Freedom is killing you. This is the problem most of us with day jobs have too. We’re so used to being told what to do during the day that we never let our own internal machine develop.

Think about it: Would you even have graduated high school if you weren’t forced to be there?

Would I have followed through and finished high school? My gut reaction is to declare, but of course! It’s what you do to get a job and move up in life. But honestly, I’m not sure if that’s really the case for me. I don’t know if I would have stuck with it if I didn’t have to. I had other desires and ambitions.

I wanted to write and I was fascinated with print design and the fledgling web design industry. I had a lot of interests that didn’t seem to coincide with what school was trying to cram into my head.

After I graduated high school and went on to and college my free time grew immensely. With that new-found free time I didn’t apply it to my studies. I didn’t apply it to any great craft. I didn’t apply it to much of anything. I slept some. I drank gallons of Mountain Dew in a vain attempt to feed my creativity and to learn as much as I could about the world and specifically web design as I thought I could.

I took classes, I did ok in them but I never excelled like I had in high school. All my life I had been told to work to my potential and push myself because I was smarter than that. Then, when I was in college, all that exterior prodding goes away. Sure, I didn’t fail out of school and I knew enough to keep my grades up fairly well but the fire was gone.

The motivation was gone. I had worked and worked hard to get into college which was supposed to be a challenged and I wasn’t challenged. I drifted through and for the first few years of my life out of school I didn’t have a fire underneath me.

I worked hard at whatever job I happened to be doing but the fire and drive wasn’t there. I hadn’t realized it had been so long since I had to motivate myself, I had forgotten how to be self-motivated.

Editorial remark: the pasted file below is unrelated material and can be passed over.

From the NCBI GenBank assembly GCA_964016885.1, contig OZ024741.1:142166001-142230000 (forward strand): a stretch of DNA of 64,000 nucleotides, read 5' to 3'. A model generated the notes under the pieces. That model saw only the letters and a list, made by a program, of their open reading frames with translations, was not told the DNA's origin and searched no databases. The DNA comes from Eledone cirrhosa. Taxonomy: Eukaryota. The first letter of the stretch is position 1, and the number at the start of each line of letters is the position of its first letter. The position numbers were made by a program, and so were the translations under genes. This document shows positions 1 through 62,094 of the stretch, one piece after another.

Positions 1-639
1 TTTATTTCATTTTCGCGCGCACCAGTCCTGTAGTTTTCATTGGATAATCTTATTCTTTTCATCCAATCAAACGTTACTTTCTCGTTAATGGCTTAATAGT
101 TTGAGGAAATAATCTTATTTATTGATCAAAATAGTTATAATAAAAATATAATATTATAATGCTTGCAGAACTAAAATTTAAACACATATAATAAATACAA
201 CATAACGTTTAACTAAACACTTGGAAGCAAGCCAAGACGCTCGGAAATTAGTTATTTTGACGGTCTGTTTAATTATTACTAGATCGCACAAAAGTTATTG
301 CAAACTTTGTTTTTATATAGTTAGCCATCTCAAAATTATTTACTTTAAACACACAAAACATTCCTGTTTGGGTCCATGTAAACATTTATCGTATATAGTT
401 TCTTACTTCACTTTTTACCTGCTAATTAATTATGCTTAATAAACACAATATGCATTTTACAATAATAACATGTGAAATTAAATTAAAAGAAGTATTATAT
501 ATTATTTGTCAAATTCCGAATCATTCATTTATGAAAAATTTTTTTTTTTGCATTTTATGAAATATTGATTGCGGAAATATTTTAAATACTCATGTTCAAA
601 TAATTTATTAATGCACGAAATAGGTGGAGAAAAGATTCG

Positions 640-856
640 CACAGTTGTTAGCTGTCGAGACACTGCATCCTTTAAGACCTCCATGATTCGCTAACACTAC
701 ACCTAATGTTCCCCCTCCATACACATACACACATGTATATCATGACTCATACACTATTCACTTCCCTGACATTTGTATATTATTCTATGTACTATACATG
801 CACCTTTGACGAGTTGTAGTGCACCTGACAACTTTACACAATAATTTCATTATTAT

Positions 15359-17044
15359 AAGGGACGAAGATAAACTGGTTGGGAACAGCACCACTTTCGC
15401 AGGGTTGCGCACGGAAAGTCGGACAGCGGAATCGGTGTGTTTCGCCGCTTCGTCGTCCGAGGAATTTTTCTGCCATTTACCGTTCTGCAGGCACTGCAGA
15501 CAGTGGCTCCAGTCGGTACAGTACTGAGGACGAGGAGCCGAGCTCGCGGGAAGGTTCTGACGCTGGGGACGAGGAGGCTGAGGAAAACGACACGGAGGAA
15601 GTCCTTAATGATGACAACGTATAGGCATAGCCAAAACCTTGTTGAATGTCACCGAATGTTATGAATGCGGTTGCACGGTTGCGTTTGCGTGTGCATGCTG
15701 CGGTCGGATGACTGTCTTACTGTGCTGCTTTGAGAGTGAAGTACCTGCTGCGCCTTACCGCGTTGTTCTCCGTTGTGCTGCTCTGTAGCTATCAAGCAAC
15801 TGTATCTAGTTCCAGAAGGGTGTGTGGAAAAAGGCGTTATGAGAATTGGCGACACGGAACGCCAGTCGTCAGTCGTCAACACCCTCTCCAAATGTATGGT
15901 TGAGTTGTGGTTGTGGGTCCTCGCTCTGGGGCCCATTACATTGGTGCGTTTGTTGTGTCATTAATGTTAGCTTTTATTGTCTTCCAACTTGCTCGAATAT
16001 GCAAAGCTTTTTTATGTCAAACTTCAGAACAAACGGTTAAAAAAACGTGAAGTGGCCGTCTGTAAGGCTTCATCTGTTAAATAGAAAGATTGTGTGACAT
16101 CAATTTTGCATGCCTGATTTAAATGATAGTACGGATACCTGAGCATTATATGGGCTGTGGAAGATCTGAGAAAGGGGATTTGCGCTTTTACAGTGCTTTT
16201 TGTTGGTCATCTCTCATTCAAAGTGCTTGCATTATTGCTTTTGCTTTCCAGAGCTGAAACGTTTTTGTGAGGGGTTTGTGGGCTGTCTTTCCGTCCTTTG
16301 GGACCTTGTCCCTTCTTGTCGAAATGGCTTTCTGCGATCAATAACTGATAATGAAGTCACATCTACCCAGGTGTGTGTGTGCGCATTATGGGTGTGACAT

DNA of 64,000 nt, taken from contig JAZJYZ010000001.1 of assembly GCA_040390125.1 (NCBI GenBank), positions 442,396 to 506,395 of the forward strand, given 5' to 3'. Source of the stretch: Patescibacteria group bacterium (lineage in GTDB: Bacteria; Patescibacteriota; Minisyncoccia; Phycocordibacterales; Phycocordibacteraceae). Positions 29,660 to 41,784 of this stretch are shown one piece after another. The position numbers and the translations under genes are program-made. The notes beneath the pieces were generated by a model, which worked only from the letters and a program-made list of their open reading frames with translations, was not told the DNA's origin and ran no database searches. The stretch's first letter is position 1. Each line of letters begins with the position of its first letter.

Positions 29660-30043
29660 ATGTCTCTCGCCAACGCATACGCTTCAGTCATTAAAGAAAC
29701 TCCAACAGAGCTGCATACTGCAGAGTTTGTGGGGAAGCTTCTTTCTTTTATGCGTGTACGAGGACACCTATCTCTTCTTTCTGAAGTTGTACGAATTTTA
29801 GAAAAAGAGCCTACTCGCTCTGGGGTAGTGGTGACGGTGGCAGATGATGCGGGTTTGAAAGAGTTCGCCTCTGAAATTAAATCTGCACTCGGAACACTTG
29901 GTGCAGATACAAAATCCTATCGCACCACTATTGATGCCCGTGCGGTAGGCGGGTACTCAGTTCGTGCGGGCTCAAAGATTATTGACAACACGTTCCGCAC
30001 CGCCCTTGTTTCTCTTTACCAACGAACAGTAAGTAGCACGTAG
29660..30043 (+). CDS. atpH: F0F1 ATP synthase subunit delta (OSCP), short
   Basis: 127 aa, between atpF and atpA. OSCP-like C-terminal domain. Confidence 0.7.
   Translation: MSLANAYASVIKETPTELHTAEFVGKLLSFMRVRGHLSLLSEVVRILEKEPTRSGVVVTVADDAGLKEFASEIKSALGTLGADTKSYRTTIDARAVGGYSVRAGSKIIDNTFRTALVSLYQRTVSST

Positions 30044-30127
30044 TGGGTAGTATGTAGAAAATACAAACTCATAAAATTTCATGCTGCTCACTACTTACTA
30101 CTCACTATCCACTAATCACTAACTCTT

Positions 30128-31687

I don’t mean that in the “are you a self-starter” job interview question kind of way. I always worked hard at my jobs. Often times too hard for what I was getting in return in either money or respect. But I continued to work hard because that’s what I knew would eventually lead to better opportunities.

A couple of times since graduating college I’ve tried to in a freelance capacity. I’ve tried to work as a web and print designer and that dream ended with a parade of poor choices.1 I’ve tried to work in tech support as a remote worker and there wasn’t enough structure for me. I entertain the idea of becoming a freelance writer, technical or otherwise. But every time when I really think about it and get down to it, I prefer to work in a structured environment.

I like the security of money and time off. I like the security of having a consistent income and having the freedom, albeit comparatively limited, to do what I want to do with my life when I am not at work.

There is a trade-off with freedom. Sometimes too much can be just as bad as too little. When there is too much freedom, I lack the discipline to make it work in my favor because it was always a should and not a must.


  1. Hindsight is always 20/20. 

%d bloggers like this: